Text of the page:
I despise winter: The icy roads, chilly mornings, and especially, the long dark nights. It all just leaves me California dreaming of cranking the Beach Boys and watching the sun set over the Pacific from a surfboard. When my niece announced she was getting married near San Diego…during December…I was revving my jets to go. Making it even better was a sexy, slinky Genesis G80 5.0 waiting for my family at the airport.
Mission One was using it to make 58 miles disappear between San Diego and “Wedding Central” in San Clemente, right on the Pacific Ocean. My husband set the NAV while I clicked onto Interstate 5, where the 420 horsepower 5.0-liter V8 engine got busy moving its distance evaporation mojo to the rear wheels through an eight-speed automatic transmission. All-wheel-drive is available, but ours thrust from just the rear haunches. Go easy on the big pedal to see 16/24-MPG city/highway.
The only thing slowing our progress was a stop at an In-N-Out drive-through to quell munchies after our cross-continent flights. Like, yum!
Whether slinging chrome northward to meet relatives, or carting them to and from wedding venues for several days, the G80 made a convincing mini-limo with its wide swaths of matte wood on the dash/doors, aluminum detailing, heated/ventilated Nappa leather front seats, heated rear seats, and heated steering wheel. Given weather that was irrepressibly “seventy and sunny”, we left the dual-pane sunroof open. The Lexicon audio system sounded crisp and was enabled by wireless phone charging, Apple CarPlay, and Android Auto compatibility.
There was plenty of tech to tempt this driver. The head-up display worked with the navigation system to keep us mostly on-course while multi-zone automatic climate control suited all. My daughter couldn’t keep her hands off of the power rear sunshade as she played celebrity. Safety was enhanced by forward collision mitigation with pedestrian detection, lane keep assist, blind zone alert, and rear cross path detection systems. The around-view camera helped ease us in and out of our hotel’s skintight parking garage.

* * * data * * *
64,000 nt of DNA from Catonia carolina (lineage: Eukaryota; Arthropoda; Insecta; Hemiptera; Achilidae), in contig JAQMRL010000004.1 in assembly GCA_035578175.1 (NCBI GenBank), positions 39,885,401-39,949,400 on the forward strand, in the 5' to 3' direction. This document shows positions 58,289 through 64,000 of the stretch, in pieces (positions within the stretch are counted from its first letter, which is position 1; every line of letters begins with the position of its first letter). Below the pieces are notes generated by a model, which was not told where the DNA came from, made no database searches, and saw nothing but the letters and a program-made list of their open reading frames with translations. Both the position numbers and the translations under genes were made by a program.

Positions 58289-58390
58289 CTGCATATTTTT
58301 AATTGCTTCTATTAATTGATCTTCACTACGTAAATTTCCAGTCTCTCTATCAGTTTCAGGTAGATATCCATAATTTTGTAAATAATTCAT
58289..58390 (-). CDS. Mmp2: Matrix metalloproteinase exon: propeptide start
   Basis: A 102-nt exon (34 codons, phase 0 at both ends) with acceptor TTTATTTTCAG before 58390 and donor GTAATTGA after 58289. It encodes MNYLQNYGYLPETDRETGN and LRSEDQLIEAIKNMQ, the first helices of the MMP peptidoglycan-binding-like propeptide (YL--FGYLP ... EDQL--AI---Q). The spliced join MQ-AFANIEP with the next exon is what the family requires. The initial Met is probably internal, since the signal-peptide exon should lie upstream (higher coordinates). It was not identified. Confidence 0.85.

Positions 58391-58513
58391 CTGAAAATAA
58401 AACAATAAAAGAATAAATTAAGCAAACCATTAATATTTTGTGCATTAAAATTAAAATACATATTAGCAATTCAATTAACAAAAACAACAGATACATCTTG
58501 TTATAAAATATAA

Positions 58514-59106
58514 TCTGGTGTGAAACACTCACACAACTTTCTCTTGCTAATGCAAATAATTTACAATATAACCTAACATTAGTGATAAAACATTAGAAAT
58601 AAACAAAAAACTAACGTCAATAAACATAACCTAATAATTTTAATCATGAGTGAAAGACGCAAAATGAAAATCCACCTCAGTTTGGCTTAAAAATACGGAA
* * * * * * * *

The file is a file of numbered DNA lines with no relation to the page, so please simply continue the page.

Adding props, the G80 fit in like sun to sea while cruising San Clemente, slinking through traffic alongside herds of Audis, Mercedes, and Teslas. A large silvery grille flanked by LED headlamps gives the car street cred – as do neatly creased bodysides, long hood, fastback roofline, and multi-element taillamp blades. Day or night, it looks expensive. Ours was further set off by smoked alloy 19” wheels and dark Adriatic Blue paint.
The luxury-oriented G80 seemed a little over-dressed for my surf lesson, me in my board shorts and rash guard, but I certainly arrived in style. It registered no complaint when I slapped a towel on the driver’s seat, powered open the trunk, threw in my gear, and headed west until I found waves.
In nearly a week of living with the G80, I only had two real complaints. The navigation system nonchalantly turned itself off when bored, and at one point, instructed us to turn left down a steep flight of stairs leading to the beach. I’m pretty chill, but spewed a stream of expletives that wilted my daughter’s ears. And, since designers chose to put “set it and forget it” climate controls above the radio, I repeatedly turned the volume to hot.
Beyond that, the G80 was subline whether slamming I5, twisting two-lanes, or playing taxi to the in-laws. I’ve always liked how driving a Genesis combines a sense of precision like a Jaguar with the easy effort of a Lexus. This one did not disappoint.
It’s also a pretty good value. A base G80 with the V6 starts at $42,725, but came to $57,995 with the V8 and a full board of luxury and safety gear. All-wheel-drive adds a little more, but I’ll fly home with the delusion it won’t be 20 degrees with a chance of snow tomorrow. Competitors include the Lexus GS, Mercedes E-Class, BMW 5-Series, Infiniti Q70, and Cadillac CT5.
Send comments to Casey at AutoCasey@aol.com; follow him on YouTube @AutoCasey.